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Selbach Oster Zeltinger Sonnenuhr Riesling Kabinett 2008

Riesling from Mosel, Germany
  • RP92
  • WS90
9% ABV
  • RP92
  • WS90
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4.0 2 Ratings
9% ABV

Winemaker Notes

A classic Riesling Kabinett showing the colors of a great vineyard. Medium-bodied, with notes of minerals, peaches and a touch of citrus. Very juicy, it's fruitiness harmoniously woven into layers of minerality and crisp acidity, finishing long and lively.

A great wine to accompany savory food and also to enjoy by itself. Low in alcohol (9%) but full of flavor, it is juicy and crisp at the same time and goes great with delicately seasoned flavorful food of all sorts.

Critical Acclaim

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RP 92
Robert Parker's Wine Advocate
The Selbach 2008 Zeltinger Sonnenuhr Riesling Kabinett smells alluringly of Normandy cider, nut oils, green tea, and hedge flowers. Alkaline, wet stone, and saline mineral elements are all also adumbrated in the nose, then offer counterpoint to the richly ripe apple and white peach, flowers and herbs on a palate of creamy richness yet invigorating refreshment and levity. Here is the sort of improbably balanced Mosel Kabinett that is as delightfully fascinating to sip on its own as it is versatile at table, and that will prove as infectious fifteen or more years from now as it is today. What’s more, this remarkable value illustrates the opportunity that so many German wines – and virtually no others on earth – offer of exploring the complex virtues of a great vineyard site at a price most wine lovers can afford to pay most days of the week.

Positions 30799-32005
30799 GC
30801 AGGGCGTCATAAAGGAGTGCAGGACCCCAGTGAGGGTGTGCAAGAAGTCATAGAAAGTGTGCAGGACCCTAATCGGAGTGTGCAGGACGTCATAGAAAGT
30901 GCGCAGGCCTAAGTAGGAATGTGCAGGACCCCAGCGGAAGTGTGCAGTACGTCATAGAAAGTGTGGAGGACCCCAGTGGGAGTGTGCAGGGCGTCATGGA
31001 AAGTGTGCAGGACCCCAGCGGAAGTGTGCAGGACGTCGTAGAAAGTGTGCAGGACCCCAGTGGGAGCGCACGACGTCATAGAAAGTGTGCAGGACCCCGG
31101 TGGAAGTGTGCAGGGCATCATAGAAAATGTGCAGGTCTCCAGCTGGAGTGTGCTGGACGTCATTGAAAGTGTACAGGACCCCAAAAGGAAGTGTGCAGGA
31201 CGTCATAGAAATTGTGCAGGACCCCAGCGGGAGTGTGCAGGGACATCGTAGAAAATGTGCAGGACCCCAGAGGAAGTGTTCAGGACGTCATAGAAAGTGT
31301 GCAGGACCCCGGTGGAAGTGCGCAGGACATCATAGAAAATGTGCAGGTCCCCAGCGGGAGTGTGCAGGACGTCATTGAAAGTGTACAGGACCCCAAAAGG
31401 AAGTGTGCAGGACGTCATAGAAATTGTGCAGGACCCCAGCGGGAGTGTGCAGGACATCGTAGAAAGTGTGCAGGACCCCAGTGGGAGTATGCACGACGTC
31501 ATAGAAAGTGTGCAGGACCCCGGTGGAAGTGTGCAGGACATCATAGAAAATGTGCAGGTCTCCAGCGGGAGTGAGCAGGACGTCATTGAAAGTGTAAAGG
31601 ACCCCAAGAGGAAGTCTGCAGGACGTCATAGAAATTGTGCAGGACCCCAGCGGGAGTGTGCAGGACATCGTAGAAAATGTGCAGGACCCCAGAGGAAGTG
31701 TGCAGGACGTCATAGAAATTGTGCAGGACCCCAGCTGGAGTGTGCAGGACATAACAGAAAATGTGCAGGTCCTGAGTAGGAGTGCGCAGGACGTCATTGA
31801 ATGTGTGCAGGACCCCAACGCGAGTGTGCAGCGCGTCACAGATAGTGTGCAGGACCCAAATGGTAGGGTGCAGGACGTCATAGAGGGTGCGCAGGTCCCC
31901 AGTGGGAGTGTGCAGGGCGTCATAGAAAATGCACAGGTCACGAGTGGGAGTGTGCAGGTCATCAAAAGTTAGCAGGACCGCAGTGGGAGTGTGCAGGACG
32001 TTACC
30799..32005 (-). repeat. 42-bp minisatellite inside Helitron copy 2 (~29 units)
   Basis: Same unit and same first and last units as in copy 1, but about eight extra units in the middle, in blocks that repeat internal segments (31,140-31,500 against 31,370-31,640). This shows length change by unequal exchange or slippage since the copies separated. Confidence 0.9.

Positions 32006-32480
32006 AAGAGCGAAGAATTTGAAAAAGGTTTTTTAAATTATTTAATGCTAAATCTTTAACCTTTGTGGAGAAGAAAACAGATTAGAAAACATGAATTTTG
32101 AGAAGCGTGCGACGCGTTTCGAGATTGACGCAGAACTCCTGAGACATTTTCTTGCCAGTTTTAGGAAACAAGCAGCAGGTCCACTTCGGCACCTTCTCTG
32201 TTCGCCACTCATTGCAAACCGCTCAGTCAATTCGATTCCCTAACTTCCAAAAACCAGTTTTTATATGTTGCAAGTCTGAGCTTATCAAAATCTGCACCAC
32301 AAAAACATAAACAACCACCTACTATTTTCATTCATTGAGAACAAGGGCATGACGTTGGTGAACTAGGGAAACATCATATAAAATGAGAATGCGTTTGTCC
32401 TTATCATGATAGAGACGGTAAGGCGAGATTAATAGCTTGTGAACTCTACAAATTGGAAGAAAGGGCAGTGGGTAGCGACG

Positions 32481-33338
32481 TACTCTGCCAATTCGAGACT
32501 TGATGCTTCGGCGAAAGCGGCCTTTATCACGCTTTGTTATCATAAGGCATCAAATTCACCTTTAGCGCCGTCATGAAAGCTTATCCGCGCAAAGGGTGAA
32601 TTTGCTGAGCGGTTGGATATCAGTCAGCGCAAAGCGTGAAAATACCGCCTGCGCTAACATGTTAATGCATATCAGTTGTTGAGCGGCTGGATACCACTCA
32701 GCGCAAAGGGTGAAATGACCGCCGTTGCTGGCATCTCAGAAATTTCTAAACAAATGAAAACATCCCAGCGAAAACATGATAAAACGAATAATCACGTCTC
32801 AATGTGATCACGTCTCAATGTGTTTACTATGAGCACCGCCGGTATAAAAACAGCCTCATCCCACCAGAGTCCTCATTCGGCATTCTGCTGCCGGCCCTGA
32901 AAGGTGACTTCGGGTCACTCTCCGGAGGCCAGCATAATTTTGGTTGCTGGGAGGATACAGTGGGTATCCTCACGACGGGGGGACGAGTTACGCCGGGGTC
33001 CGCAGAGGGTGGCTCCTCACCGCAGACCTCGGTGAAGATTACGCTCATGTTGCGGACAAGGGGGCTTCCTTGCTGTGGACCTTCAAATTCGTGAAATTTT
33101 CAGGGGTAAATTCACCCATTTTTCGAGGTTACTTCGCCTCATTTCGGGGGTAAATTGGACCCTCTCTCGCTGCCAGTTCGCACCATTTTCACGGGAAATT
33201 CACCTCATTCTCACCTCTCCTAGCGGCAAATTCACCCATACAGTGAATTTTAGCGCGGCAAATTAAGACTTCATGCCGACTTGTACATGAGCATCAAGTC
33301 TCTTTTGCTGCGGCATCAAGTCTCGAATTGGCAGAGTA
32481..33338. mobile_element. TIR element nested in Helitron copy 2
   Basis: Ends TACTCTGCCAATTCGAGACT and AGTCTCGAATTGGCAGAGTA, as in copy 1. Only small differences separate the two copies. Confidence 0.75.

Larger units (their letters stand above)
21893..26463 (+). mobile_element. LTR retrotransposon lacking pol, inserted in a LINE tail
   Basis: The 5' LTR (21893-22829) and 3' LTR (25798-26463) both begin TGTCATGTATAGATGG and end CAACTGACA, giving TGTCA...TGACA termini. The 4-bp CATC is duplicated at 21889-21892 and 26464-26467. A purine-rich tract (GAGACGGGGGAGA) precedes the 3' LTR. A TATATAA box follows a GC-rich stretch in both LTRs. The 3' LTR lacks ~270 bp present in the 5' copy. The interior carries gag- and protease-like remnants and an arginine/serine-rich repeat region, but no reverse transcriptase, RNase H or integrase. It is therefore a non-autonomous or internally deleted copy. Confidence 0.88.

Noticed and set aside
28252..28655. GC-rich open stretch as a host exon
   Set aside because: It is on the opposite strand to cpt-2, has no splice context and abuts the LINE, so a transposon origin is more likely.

WS 90
Wine Spectator
Accents of smoke and stone distinguish this apple- and floral-flavored Riesling, which lingers with mineral on the chalklike texture. Classy. Drink now through 2020.
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Selbach Oster

Selbach Oster

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Selbach Oster, Mosel, Germany
2008 Zeltinger Sonnenuhr Riesling Kabinett
Since 1661 our family has owned vineyards in the Mosel region. Our main treasure is simply what nature presents us with: excellent vineyard-sites, and old, ungrafted vines on steep, south-facing slopes planted on heat-retaining, mineral-rich, rocky slate soil. Our philosophy of winemaking is "hands-on" in the vineyards and "hands-off" in the cellar. Most of our wines are still fermented and matured in the traditional oak "Fuder"-barrels supplemented by a small number of stainless-steel vats. We do not use new oak for Rieslings to preserve the delicate structure of subtle fruit and crisp acidity as purely as possible